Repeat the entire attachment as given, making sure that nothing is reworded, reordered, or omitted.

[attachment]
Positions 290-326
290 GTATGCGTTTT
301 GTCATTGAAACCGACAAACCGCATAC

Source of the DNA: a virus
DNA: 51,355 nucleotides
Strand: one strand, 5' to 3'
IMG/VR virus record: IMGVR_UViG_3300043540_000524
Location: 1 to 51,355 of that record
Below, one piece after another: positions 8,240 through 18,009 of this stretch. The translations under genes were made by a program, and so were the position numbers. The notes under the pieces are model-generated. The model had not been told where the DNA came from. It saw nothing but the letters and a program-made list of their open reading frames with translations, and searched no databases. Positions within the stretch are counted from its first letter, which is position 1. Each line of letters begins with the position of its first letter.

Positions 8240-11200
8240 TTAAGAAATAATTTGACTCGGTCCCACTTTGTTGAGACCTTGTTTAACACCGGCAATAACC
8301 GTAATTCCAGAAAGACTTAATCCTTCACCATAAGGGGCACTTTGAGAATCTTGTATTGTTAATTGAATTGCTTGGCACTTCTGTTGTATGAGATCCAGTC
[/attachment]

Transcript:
Positions 290-326
290 GTATGCGTTTT
301 GTCATTGAAACCGACAAACCGCATAC

Source of the DNA: a virus
DNA: 51,355 nucleotides
Strand: one strand, 5' to 3'
IMG/VR virus record: IMGVR_UViG_3300043540_000524
Location: 1 to 51,355 of that record
Below, one piece after another: positions 8,240 through 18,009 of this stretch. The translations under genes were made by a program, and so were the position numbers. The notes under the pieces are model-generated. The model had not been told where the DNA came from. It saw nothing but the letters and a program-made list of their open reading frames with translations, and searched no databases. Positions within the stretch are counted from its first letter, which is position 1. Each line of letters begins with the position of its first letter.

Positions 8240-11200
8240 TTAAGAAATAATTTGACTCGGTCCCACTTTGTTGAGACCTTGTTTAACACCGGCAATAACC
8301 GTAATTCCAGAAAGACTTAATCCTTCACCATAAGGGGCACTTTGAGAATCTTGTATTGTTAATTGAATTGCTTGGCACTTCTGTTGTATGAGATCCAGTC